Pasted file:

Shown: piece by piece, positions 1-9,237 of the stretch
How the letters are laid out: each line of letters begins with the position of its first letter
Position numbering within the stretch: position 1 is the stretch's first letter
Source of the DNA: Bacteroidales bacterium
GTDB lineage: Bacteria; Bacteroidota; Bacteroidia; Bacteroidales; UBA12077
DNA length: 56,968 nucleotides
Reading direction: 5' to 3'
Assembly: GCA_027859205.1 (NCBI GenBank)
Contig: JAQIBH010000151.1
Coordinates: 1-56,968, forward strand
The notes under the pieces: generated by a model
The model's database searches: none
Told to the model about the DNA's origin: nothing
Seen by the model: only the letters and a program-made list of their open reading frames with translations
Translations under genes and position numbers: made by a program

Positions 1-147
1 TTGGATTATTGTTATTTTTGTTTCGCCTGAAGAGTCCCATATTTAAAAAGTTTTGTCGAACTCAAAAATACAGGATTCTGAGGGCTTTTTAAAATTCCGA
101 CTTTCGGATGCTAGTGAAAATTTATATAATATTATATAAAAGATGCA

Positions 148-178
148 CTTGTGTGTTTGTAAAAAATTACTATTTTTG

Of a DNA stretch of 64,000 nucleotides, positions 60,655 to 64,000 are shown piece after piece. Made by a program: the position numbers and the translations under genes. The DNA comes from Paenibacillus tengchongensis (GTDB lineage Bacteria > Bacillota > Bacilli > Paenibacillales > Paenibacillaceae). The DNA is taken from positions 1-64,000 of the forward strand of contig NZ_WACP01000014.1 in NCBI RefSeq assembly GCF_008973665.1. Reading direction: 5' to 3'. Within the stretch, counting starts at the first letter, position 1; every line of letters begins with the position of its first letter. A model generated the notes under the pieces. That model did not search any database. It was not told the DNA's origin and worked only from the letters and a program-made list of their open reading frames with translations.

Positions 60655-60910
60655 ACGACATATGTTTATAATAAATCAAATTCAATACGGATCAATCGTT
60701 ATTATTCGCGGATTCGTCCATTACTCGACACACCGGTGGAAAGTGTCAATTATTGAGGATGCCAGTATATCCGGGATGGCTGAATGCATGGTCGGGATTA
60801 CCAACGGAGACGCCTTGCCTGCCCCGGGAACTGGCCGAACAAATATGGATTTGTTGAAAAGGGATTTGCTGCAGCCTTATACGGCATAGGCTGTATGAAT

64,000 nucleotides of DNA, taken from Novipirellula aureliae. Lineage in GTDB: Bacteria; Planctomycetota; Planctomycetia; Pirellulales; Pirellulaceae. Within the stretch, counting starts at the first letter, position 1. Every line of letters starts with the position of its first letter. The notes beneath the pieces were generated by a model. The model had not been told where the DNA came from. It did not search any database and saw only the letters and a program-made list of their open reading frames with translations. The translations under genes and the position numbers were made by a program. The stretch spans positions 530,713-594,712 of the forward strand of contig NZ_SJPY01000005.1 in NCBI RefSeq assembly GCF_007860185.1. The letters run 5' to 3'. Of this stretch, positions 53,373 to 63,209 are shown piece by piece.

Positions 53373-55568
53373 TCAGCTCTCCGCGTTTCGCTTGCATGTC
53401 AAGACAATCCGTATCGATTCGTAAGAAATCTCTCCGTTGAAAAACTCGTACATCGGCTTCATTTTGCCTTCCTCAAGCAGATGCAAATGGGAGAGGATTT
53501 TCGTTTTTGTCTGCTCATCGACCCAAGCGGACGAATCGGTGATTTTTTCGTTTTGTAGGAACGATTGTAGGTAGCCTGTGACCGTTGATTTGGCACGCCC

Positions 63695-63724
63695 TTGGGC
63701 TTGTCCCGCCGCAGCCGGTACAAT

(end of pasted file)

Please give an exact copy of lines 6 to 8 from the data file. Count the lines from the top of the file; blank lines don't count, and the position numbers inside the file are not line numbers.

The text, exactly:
DNA length: 56,968 nucleotides
Reading direction: 5' to 3'
Assembly: GCA_027859205.1 (NCBI GenBank)